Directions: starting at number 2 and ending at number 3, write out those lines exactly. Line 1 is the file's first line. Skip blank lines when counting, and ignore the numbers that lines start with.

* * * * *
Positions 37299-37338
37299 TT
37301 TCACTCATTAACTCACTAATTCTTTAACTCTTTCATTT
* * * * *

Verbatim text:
37299 TT
37301 TCACTCATTAACTCACTAATTCTTTAACTCTTTCATTT